A former University of Colorado Boulder student has sued five police officers who opened fire on him in 2014 after a standoff that began over a cab fare and ended with SWAT officers driving an armored vehicle through a yard to apprehend him.
Cole Stewart, who police said brandished a BB gun at them, was shot multiple times and then arrested for felony menacing and obstructing a police officer. The Colorado Court of Appeals reversed his conviction on the charges, and now Stewart is asking a federal jury to award him compensation, claiming police grossly overstepped their authority. He seeks more than $1 million in damages.
“Although his rights were trampled by the Boulder police, he was criminally charged for allegedly threatening the lives of the officers who shot him, all over a $4.85 cab fare,” the lawsuit said.
Efforts to reach the Boulder Police Department Wednesday morning were unsuccessful. Previously, Boulder officers have claimed that they only fired shots when one officer yelled that Stewart was armed, according to published reports.
The case has made headlines for years because of the commotion it caused and the back-and-forth over criminal charges.
The incident started after Stewart, who had been drinking with friends, called a taxi to get home. During the ride, Stewart asked the driver to let him out because he believed the cabbie was driving erratically. Instead, the cabbie drove to a police annex building with tires screeching and horn blaring to catch the attention of an officer because he thought Stewart wasn’t going to pay his fare, the lawsuit said.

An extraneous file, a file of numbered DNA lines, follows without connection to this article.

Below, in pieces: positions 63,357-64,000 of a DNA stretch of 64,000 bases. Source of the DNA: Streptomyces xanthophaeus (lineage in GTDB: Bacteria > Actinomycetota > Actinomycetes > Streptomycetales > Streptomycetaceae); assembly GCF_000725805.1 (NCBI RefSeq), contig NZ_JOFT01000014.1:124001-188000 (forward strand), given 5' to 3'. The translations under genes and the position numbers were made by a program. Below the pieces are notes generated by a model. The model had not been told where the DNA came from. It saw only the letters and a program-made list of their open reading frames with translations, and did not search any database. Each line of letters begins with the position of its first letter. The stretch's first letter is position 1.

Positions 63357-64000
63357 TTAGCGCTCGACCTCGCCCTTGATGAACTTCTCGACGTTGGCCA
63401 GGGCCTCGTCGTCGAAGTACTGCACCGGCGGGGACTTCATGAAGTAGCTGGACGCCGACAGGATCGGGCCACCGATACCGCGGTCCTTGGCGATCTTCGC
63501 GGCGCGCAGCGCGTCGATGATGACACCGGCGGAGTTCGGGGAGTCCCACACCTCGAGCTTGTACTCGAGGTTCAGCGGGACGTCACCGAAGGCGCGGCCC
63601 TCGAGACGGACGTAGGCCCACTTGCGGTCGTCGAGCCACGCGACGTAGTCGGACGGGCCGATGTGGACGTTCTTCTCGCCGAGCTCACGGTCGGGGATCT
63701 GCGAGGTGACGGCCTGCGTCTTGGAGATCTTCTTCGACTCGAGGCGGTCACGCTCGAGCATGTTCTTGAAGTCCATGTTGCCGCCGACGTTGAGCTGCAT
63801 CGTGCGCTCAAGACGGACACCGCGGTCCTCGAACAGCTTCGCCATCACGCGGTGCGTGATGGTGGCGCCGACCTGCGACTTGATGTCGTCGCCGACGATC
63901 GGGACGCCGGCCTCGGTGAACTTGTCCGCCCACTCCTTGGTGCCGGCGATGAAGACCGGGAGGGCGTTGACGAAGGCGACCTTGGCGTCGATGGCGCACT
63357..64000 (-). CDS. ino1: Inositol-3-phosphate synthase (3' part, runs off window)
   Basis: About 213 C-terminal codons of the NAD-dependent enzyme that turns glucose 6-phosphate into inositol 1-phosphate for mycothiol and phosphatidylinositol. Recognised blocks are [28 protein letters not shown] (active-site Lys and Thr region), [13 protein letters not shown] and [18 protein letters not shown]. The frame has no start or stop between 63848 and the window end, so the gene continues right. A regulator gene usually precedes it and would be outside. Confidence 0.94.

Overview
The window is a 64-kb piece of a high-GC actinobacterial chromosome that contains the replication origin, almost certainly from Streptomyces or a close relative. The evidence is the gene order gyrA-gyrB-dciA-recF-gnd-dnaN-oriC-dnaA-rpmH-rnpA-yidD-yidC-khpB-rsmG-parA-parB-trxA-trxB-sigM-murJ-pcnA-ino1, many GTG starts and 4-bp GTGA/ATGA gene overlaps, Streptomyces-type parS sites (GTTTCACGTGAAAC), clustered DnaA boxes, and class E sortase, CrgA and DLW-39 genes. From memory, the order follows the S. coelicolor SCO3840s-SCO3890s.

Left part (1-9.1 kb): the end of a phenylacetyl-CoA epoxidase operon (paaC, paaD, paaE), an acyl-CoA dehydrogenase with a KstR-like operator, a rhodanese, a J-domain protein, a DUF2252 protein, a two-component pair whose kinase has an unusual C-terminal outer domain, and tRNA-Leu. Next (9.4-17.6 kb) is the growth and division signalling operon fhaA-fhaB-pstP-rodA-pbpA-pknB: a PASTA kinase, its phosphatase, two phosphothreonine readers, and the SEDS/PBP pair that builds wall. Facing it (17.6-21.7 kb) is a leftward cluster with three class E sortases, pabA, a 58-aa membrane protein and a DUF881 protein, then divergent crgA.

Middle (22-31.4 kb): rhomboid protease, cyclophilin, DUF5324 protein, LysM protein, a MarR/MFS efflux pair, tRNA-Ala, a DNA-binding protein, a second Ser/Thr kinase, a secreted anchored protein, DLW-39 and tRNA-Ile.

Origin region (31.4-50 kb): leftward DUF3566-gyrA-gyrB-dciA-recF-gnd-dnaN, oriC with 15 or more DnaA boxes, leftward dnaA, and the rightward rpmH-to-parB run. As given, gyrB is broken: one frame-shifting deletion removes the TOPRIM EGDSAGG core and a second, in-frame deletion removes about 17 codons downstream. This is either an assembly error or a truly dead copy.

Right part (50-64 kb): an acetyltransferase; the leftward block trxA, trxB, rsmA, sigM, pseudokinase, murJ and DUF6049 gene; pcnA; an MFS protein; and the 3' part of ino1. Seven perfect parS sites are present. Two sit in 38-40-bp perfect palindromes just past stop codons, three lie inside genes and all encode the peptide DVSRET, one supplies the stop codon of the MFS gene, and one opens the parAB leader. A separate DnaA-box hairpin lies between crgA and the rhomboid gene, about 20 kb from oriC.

Stewart, then 27, jumped out and ran home. Officer Nicholas Frankenreiter chased Stewart to his fenced apartment yard and called for backup, the lawsuit said. Frankenreiter and another officer approached the door with guns drawn, the lawsuit said. But Frankenreiter had jumped a fence without a warrant and their approach constituted an illegal search, the lawsuit said.
Officer Jacob Vaporis entered the yard and shouted that he saw a gun. He then fired three shots through the door, the lawsuit said. Officer Erin Starks also said he saw a gun pointed at him and began firing. Frankenreiter also started shooting his gun, it said. Together they fired 10 shots, striking Stewart twice.
But the lawsuit claims that Stewart never had a gun.
Two bullets ricocheted off a stone column, causing shrapnel to strike one officer. That led police on scene to radio that an officer was down, and SWAT arrived.
SWAT drove a Bearcat armored vehicle through the fence and the front door and removed Stewart from the home without first rendering medical aid for gunshot wounds to his right knee and right arm. He had been bleeding on the apartment floor for two hours, the lawsuit said.
Officers found a replica BB gun behind the front door, but the lawsuit said a shooting scene reconstruction will prove that officers lied about where they were and what they saw when they opened fire.